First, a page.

Many States have taken steps to try to put an end to these problems. North Carolina recently amended its Patients’ Bill of Rights to give each patient “the right to designate visitors who shall receive the same visitation privileges as the patient’s immediate family members, regardless of whether the visitors are legally related to the patient” — a right that applies in every hospital in the State. Delaware, Nebraska, and Minnesota have adopted similar laws.

My Administration can expand on these important steps to ensure that patients can receive compassionate care and equal treatment during their hospital stays. By this memorandum, I request that you take the following steps:

1. Initiate appropriate rule making, pursuant to your authority under 42 U.S.C. 1395x and other relevant provisions of law, to ensure that hospitals that participate in Medicare or Medicaid respect the rights of patients to designate visitors. It should be made clear that designated visitors, including individuals designated by legally valid advance directives (such as durable powers of attorney and health care proxies), should enjoy visitation privileges that are no more restrictive than those that immediate family members enjoy. You should also provide that participating hospitals may not deny visitation privileges on the basis of race, color, national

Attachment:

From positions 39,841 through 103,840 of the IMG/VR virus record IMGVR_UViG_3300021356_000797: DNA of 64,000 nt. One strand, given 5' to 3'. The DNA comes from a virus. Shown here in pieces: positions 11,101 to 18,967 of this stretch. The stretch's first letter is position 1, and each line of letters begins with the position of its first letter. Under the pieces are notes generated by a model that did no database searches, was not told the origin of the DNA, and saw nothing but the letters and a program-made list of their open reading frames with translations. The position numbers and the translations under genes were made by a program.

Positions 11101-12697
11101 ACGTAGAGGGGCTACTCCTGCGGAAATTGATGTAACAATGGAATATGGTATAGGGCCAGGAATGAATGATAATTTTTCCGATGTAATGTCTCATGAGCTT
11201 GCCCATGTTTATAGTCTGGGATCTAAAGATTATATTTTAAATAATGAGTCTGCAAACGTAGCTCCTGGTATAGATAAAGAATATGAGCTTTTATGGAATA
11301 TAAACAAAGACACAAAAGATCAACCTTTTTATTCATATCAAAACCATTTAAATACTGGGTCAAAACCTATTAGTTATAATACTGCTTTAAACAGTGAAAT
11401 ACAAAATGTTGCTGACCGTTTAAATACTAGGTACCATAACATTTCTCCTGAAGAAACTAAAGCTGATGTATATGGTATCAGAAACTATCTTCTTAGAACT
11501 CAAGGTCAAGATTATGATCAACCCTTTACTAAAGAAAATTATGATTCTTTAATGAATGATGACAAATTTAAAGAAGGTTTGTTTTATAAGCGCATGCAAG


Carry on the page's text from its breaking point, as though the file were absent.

origin, religion, sex, sexual orientation, gender identity, or disability. The rulemaking should take into account the need for hospitals to restrict visitation in medically appropriate circumstances as well as the clinical decisions that medical professionals make about a patient’s care or treatment.

2. Ensure that all hospitals participating in Medicare or Medicaid are in full compliance with regulations, codified at 42 CFR 482.13 and 42 CFR 489.102(a), promulgated to guarantee that all patients’ advance directives, such as durable powers of attorney and health care proxies, are respected, and that patients’ representatives otherwise have the right to make informed decisions regarding patients’ care. Additionally, I request that you issue new guidelines, pursuant to your authority under 42 U.S.C. 1395cc and other relevant provisions of law, and provide technical assistance on how hospitals participating in Medicare or Medicaid can best comply with the regulations and take any additional appropriate measures to fully enforce the regulations.

3. Provide additional recommendations to me, within 180 days of the date of this memorandum, on actions the Department of Health and Human Services can take to address hospital visitation, medical decision making, or other health care issues that affect LGBT patients and their families.

This memorandum is not intended to, and does not, create any right or benefit, substantive or procedural, enforceable at law or in equity by any party against the United States, its departments, agencies, or entities, its officers, employees, or agents, or any other person.

You are hereby authorized and directed to publish this memorandum in the Federal Register.


Hospitals are free not to follow the guidance, however, they will not by disqualified from receiving public Medicare or Medicaid funding.

So now that you’ve read it, what are your thoughts on Obama’s Gay visitation order? Please leave your thoughts below in the comments.